Plans for two Oregon coal-export terminals have gone up in smoke in the last two months. That makes for a total of three scrapped terminals in the Pacific Northwest, after a proposed facility in Grays Harbor, Wash., bit the coal dust last year. Three others in the region remain in the works, but they face many of the same challenges — permitting and zoning issues, stalled negotiations, and delayed environmental reviews, not to mention fierce public opposition.
A spokesperson for Kinder Morgan, which announced Wednesday it was abandoning plans for a coal-export terminal at Oregon’s Port of St. Helens, “blamed site logistics for stopping the project, not the intense controversy over exporting coal from the green Northwest,” reports The Oregonian. He said Kinder Morgan would continue to explore options for a West Coast terminal.
The abrupt announcement came barely a month after the Port of Coos Bay ended negotiations with a California company looking to build a terminal there. There’s a chance the port could consider coal-export options with other companies, but the expensive rail improvements any project would require make a coal deal unlikely, said David Petrie, founder of Coos Waterkeeper.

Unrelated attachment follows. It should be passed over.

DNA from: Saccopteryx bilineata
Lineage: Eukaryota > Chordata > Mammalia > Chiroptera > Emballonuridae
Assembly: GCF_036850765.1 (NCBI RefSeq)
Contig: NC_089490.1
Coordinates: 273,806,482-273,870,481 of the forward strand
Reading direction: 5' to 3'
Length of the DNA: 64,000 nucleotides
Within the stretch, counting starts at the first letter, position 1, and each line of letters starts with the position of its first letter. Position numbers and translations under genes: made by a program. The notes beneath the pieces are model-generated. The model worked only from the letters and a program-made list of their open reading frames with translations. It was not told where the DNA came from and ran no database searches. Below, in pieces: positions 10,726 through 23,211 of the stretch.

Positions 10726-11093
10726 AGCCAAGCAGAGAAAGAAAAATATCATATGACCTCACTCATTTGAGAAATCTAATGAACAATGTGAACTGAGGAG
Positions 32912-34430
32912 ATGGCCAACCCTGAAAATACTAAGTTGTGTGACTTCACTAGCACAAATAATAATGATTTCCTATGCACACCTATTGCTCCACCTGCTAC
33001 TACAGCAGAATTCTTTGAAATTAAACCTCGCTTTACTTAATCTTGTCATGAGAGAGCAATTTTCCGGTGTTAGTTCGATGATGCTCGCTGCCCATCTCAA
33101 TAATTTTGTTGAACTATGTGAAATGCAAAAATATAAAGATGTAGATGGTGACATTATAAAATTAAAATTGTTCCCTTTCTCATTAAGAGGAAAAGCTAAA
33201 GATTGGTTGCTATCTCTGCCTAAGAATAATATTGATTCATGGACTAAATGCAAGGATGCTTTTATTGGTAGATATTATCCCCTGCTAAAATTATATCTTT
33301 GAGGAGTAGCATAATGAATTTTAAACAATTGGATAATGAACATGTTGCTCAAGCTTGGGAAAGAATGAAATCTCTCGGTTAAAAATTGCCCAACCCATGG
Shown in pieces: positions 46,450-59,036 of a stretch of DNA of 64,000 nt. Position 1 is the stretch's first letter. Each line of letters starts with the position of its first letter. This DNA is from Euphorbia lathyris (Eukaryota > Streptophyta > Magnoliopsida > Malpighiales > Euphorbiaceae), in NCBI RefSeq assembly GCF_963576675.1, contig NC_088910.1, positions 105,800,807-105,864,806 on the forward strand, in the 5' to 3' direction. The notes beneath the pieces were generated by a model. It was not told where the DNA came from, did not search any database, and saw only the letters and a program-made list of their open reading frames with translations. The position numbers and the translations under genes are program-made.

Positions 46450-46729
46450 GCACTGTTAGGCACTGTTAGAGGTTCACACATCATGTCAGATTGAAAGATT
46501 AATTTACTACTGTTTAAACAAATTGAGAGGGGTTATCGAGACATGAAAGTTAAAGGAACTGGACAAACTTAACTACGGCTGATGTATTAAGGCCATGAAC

Meanwhile, as options for shipping coal dwindle, the supply side has its own struggles. A deal to give Australian company Ambre Energy full control of a mine in Decker, Mont., has stalled amid reports of Ambre’s financial instability, and after the mine laid off 59 people — a third of its workforce — in December. The Associated Press reports:
Ambre has been seeking to ramp up production from the once-bustling mine, and ship coal to growing Asian markets through a pair of proposed ports along the Columbia River.
But the company faces stiff opposition in Oregon and Washington state, and critics have questioned whether Ambre has the financial wherewithal to see its ambitious plans to fruition.
And speaking of setbacks, the state of Oregon has delayed permits for a transfer station at the Port of Morrow — one of the three still-viable proposed terminals — where Powder River Basin coal would arrive by train, be loaded onto barges, and be shipped down the Columbia River. The state will give Ambre Energy until Sept. 1 to put together more information about the terminal’s potential impacts.
As for the other two proposed coal-export sites in the Northwest? Officials are still deciding what to cover in their environmental review of the Cherry Point terminal in Bellingham, Wash. (prompting one scientist to go rogue with his own crowdfunded investigation). The results won’t be out until 2014 or 2015. And the review process for the final proposed terminal, in Longview, Wash., lags behind by another year.
Meanwhile, China — the supposed market for all this coal — continues to boost renewable energy production and gradually wean itself off coal. If any of these terminals do finally start operating, will China even want our dirty coal anymore?